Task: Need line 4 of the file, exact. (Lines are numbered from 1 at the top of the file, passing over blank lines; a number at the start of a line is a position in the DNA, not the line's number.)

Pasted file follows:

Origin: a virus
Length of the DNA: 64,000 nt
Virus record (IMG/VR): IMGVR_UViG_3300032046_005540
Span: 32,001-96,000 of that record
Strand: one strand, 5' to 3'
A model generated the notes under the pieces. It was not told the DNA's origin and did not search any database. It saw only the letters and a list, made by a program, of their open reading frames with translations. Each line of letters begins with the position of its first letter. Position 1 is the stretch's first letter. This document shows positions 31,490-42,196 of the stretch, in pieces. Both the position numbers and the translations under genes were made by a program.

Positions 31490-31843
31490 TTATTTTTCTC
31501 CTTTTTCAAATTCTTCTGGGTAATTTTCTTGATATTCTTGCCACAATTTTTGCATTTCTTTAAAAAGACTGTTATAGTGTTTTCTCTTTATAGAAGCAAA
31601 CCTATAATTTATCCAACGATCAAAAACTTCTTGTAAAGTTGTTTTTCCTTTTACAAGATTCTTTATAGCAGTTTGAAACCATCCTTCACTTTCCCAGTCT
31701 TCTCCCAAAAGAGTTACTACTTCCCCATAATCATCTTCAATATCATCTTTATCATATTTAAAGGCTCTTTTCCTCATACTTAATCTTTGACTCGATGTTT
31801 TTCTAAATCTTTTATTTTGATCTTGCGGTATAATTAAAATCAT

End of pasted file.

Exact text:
Span: 32,001-96,000 of that record